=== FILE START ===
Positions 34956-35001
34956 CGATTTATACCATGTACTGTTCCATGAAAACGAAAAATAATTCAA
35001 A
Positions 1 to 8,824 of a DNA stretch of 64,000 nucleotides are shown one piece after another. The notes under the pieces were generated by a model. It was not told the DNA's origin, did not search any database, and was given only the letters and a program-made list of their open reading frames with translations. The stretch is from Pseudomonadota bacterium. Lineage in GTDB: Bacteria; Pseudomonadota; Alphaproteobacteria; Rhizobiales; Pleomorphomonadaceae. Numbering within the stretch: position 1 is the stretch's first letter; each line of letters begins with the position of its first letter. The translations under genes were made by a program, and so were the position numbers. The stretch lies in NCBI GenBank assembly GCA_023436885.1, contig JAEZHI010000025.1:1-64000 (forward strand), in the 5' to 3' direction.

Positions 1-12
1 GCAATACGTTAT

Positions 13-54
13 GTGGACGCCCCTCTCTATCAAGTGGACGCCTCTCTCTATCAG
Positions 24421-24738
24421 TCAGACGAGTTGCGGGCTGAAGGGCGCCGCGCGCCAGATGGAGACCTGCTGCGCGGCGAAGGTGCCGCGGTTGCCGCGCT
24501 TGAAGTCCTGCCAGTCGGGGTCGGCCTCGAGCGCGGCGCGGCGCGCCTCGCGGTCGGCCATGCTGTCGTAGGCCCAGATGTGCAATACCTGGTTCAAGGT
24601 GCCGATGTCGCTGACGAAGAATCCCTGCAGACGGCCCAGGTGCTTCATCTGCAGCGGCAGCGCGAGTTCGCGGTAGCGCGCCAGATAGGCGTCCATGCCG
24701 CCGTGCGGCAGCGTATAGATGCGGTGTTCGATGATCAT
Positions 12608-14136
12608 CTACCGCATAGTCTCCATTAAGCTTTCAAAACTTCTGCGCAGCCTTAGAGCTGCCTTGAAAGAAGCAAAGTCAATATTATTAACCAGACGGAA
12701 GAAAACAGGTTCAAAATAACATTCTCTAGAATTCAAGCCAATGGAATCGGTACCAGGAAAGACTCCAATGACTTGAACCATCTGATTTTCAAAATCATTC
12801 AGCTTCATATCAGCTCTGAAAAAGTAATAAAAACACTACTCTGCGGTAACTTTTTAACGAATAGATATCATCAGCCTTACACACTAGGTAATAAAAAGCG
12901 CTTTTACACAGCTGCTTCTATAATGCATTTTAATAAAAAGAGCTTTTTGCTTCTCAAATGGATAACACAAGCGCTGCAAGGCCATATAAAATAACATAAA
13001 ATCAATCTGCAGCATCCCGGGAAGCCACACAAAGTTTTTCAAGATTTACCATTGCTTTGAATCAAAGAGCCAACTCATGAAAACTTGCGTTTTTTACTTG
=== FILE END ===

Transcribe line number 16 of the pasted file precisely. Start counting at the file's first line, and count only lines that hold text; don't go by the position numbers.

12701 GAAAACAGGTTCAAAATAACATTCTCTAGAATTCAAGCCAATGGAATCGGTACCAGGAAAGACTCCAATGACTTGAACCATCTGATTTTCAAAATCATTC